Chardonel or Chardonnay? Herman’s Liquors Helps Midwest Wine Clients Decide
Often, it’s hard to find a parking spot at Herman’s Liquor Store in Ottawa, Illinois. The lines at the check out counter, always managed by at least two friendly and knowledgeable staff, attest to the popularity of the place. Once inside, you realize that this is not an ordinary liquor store. The well-stocked shelves not only display carefully selected wine from around the world, but also a wide range of wines from the Midwest.
Behind the counter and ready to greet customers by name are the owners, Jim and Joe Ferrero, who took over the business from their father Herman in 1977. Jim and Joe are convinced that their variety of wines and their prices surpass that of any other store in central Illinois.
Within the last five years, Midwest wines have become an important part of their sales. They first began carrying Michigan’s Tabor Hill, and today they display the products of sixteen Midwestern wineries and twenty labels. Their biggest Midwest wine seller is from nearby August Hill Winery, located in Utica, Illinois, next to Starved Rock State Park.
On matters of wine, Joe usually defers to Jim, who is always ready to offer customers first-hand information on the products he sells. When he travels, he visits wineries, both here and abroad. When asked how Herman’s determines which regional wines it will carry, Jim says, ‘The wineries contact us. But if they don’t have a distribution network, we don’t have a way to bring the wines in. For example, Alto Pass Winery (in southern Illinois) came to the wine show in Ottawa last June and contacted us. They’ve now established a distribution network, and in November we started carrying four different types of their wines.”
Both Jim and Joe know that for the smaller wineries, distribution is a major concern, as it is for the retailers who handle their product. A salesman might bring in three or four cases to start, but the store finds it difficult to replenish the supply. ‘There are more southern Illinois wines that we’d like to carry,” Jim says. ‘But we can’t drive to southern Illinois to pick them up.”
Fortunately, Herman’s has special relationships with several regional wine makers. St. James of Missouri has visited the store to do a wine tasting. But the strongest relationships, Jim and Joe concur, are with nearby August Hill and with Blue Sky Vineyard near Carbondale, Illinois, in deep southern Illinois. Blue Sky labels have been successful because the owner of Blue Sky grew up in Ottawa and is able to make deliveries when he comes to town to visit or for wine festivals.
One major boost for Illinois wines in the area has been ‘Vintage Illinois,” an Illinois wine festival held at Matthiessen Park about twelve miles from Ottawa. The 2011 event drew approximately 7,000 people from around the state. The first Ottawa 2 Rivers Wine Fest , held this past summer, also shows promise as a successful annual event. That festival, Jim says, led to Herman’s picking up Galena Cellars Vineyard and Winery in northwestern Illinois. ‘Any exposure to different varieties always helps,” Jim says. Herman’s now carries wines from Michigan, Missouri, Indiana, and Illinois.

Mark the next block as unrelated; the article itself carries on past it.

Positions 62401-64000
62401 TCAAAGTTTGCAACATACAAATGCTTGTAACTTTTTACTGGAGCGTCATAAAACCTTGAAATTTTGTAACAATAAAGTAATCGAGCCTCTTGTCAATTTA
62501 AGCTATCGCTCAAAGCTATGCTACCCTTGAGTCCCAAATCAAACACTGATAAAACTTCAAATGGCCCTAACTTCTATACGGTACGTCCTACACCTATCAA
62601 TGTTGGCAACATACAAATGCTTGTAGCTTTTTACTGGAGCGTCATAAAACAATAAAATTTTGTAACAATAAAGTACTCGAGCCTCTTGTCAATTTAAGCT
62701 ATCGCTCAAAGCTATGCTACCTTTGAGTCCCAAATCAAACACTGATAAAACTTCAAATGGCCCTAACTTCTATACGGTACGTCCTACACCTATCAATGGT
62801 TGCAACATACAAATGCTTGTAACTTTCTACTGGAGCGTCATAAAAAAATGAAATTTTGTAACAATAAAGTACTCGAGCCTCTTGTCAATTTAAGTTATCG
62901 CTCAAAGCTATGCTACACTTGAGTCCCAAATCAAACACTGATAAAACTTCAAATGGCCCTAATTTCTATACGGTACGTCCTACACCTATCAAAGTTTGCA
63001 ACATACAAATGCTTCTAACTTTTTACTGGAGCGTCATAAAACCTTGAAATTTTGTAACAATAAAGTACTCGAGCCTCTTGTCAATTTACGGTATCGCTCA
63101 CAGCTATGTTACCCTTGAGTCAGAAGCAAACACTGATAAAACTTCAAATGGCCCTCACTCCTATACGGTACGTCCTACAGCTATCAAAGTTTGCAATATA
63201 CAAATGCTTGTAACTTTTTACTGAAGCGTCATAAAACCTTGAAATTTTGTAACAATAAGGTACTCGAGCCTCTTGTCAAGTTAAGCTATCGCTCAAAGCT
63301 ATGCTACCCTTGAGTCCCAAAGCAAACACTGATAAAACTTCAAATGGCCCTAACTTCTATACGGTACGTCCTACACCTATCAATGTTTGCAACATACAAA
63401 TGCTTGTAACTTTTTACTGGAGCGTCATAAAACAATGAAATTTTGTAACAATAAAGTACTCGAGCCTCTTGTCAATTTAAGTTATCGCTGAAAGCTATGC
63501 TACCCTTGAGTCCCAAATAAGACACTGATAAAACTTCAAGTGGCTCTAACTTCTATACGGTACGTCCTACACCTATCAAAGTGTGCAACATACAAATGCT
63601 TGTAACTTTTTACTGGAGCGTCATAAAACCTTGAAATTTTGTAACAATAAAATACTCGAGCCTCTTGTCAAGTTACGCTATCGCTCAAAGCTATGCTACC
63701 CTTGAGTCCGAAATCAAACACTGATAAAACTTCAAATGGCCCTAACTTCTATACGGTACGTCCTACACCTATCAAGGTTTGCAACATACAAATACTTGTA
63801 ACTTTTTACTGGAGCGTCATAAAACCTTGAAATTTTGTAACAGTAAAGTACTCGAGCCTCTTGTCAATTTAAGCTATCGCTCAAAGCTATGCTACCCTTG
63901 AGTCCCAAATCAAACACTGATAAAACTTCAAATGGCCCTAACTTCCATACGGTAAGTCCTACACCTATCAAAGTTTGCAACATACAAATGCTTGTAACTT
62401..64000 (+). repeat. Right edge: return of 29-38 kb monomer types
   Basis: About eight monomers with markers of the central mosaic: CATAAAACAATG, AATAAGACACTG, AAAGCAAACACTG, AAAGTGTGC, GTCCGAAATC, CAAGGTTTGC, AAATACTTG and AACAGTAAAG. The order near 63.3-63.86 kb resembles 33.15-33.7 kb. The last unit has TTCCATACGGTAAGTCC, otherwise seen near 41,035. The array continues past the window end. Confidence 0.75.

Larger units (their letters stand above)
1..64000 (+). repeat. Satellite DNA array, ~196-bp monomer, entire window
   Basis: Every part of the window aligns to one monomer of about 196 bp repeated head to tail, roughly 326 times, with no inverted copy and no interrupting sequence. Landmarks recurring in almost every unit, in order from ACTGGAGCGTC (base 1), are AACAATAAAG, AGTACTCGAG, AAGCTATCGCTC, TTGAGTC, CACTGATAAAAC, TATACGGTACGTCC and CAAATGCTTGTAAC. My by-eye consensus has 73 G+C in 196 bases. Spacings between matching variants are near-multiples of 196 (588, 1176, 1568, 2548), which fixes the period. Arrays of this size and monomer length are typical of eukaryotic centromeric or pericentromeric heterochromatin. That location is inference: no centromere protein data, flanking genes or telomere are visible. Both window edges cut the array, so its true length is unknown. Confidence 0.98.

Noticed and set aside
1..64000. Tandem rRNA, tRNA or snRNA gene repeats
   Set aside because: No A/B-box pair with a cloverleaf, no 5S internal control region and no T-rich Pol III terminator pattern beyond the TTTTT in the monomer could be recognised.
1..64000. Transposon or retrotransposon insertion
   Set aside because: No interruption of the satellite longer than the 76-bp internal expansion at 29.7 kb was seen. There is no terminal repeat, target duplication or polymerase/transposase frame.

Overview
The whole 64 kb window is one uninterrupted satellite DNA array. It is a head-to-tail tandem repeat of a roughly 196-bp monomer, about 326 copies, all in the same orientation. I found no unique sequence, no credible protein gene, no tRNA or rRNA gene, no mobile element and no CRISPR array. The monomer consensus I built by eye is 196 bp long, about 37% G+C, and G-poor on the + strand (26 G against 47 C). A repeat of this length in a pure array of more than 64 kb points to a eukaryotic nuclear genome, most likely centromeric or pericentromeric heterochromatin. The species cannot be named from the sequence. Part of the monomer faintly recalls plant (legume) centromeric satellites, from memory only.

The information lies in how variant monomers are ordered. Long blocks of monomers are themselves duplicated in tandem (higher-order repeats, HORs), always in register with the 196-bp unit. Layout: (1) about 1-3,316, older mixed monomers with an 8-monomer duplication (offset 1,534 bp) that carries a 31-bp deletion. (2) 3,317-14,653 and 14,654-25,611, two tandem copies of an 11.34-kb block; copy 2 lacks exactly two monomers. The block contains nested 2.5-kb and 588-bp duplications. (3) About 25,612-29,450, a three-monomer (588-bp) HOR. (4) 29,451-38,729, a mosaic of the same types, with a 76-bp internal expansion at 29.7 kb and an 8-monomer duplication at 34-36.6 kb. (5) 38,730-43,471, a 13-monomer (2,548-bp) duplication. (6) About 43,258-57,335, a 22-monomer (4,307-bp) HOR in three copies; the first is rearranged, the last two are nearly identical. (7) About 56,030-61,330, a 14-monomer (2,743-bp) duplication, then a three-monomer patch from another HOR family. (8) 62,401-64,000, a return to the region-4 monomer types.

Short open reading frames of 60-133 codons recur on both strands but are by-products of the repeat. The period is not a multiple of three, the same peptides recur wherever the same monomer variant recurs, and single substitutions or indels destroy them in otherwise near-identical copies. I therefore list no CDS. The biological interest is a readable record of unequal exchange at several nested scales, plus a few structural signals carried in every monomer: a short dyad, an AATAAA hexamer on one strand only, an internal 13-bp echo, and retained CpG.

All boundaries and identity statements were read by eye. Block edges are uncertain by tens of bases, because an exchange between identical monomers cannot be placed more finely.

Jim and Joe point to two factors that affect the potential of smaller wineries to compete at liquor stores. One, of course, is distribution. Another is pricing. Illinois wineries with small production have one-case pricing, according to the brothers, while large California wineries and big distributors that handle them, have volume discounts. Nevertheless, regional wines, they say, are a growing segment of their sales, while many other labels are flat.
Both brothers came into their father’s liquor business after graduating from the University of Illinois (Jim with a bachelor’s in finance and Joe with a master’s in earth science) and pursuing careers in their respective fields as young men. They now have spent forty years together in the business, and they know how to make it work. When asked what advice they would give to regional wineries that want their products on the shelves of Midwestern liquor stores, they are unequivocal.
Their experience shows them that when a shelf is growing empty and they need a delivery, the salesmen cannot leave spots empty on the shelf. ‘If they do,” Jim says, ‘they harm their product. That’s their spot, and they should make the most of it to merchandise their wines, first by filling the spot, then by making certain there are explanations for the wines they put there.”
The latter is particularly important for customers who do not know regional wines, Jim and Joe believe. ‘For example,” Jim explains, ‘a wine guy who knows Chardonnay may want to know, ‘Well, what’s Chardonel?’ You know, the descriptions are important for Midwestern wines, more so than for California wines, which have been around for a long time. And for the most part, our regional wine salesmen don’t do the stocking or the descriptions. You know, Zinfandel from California…one description doesn’t vary from another. But if you have strawberry/rhubarb, you should let people know something about it.”
Lately, Jim and Joe’s point seems to be getting through. Herman’s shelves of regional wines are by and large replete, and their wine customers are getting to know their Chardonel.